Hello!
I have problem:
Derive the solution of the ordinary differential equation
d2y/dx2 =f(x), x>0, y(x)=0, dy/dx (0)=0,
in form y(x)= integral from 0 to x [(x-t)f(t)dt].
tnxs
perfect:
Derive the solution of the ordinary differential equation
d2y/dx2 =f(x), x>0, y(x)=0, dy/dx (0)=0,
in form y(x)= integral from 0 to x [(x-t)f(t)dt]
Are you asked to actually prove the formula, or just show this is the solution? Because the latter is easy: Differentiate twice (under the integral sign) to get y"=f, and since y also gives y(0)=0, y'(0)=0, from the uniqueness theorem this is the only solution!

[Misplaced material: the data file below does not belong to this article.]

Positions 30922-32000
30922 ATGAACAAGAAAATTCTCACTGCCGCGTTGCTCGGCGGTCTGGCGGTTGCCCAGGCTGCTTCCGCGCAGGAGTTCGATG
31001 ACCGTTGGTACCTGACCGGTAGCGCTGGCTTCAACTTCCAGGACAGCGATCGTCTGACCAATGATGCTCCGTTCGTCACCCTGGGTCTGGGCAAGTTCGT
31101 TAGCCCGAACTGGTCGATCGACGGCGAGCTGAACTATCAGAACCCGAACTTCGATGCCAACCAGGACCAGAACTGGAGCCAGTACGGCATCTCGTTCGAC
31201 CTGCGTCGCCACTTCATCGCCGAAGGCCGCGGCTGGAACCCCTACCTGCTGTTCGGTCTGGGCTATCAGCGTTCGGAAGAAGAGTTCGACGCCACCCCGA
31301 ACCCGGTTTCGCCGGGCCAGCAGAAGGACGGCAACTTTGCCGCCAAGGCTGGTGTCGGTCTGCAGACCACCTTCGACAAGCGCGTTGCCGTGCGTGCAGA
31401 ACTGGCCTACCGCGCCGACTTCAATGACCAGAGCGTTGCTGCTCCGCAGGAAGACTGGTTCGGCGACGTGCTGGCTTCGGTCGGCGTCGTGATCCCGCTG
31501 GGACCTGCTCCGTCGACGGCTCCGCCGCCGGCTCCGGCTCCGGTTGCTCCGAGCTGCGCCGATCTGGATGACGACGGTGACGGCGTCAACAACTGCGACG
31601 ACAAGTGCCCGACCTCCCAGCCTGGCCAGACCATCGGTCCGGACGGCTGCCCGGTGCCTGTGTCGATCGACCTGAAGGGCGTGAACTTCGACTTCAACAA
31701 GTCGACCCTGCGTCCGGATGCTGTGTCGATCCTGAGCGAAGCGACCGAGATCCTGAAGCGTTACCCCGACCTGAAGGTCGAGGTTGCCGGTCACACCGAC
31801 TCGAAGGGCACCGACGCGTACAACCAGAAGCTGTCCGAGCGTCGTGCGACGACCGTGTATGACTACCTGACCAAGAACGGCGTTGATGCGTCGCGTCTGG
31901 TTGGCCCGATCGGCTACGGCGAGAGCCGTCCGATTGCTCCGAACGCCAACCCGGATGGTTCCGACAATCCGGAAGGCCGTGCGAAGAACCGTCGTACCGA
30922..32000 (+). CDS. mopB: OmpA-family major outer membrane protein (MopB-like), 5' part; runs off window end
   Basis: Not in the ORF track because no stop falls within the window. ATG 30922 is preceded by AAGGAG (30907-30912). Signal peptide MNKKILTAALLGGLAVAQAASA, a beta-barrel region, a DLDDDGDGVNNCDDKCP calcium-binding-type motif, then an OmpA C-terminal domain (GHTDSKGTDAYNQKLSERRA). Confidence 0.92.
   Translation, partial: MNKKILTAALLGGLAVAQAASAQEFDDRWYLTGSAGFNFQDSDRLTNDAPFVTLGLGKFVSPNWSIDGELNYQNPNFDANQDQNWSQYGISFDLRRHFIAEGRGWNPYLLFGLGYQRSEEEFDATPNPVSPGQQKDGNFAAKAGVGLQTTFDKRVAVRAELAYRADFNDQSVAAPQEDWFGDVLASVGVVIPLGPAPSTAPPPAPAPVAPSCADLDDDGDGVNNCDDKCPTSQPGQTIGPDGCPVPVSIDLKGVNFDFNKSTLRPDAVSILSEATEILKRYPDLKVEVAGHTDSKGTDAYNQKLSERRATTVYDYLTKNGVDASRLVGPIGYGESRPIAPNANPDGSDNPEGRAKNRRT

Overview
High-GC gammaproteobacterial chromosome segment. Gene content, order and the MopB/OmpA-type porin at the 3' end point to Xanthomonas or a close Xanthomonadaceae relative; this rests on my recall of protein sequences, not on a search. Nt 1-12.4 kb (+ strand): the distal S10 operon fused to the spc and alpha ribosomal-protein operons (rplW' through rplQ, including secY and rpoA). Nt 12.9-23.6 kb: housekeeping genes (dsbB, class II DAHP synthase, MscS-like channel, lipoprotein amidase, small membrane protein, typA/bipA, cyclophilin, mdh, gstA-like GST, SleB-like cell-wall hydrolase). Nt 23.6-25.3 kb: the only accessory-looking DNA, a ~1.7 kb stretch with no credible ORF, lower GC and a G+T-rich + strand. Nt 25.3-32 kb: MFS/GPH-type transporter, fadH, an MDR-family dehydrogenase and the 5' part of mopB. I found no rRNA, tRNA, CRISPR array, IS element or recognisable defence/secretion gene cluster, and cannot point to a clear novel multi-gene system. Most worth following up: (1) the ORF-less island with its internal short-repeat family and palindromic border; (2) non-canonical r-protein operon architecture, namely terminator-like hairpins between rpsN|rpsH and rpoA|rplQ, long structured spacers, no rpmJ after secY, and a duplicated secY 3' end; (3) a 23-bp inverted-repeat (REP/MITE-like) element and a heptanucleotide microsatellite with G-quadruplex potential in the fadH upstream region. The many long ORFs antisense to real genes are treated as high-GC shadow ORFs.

Yes, I know it's cheating, but it's a way. Now if you are asked to derive the formula, write
and integrating by parts,
, (1)
since y''=f. Now one integration of the differential equation gives us , and substitute into (1) to get
.
Captainblack:
The function must also satisfy the initial conditions.To show this just put...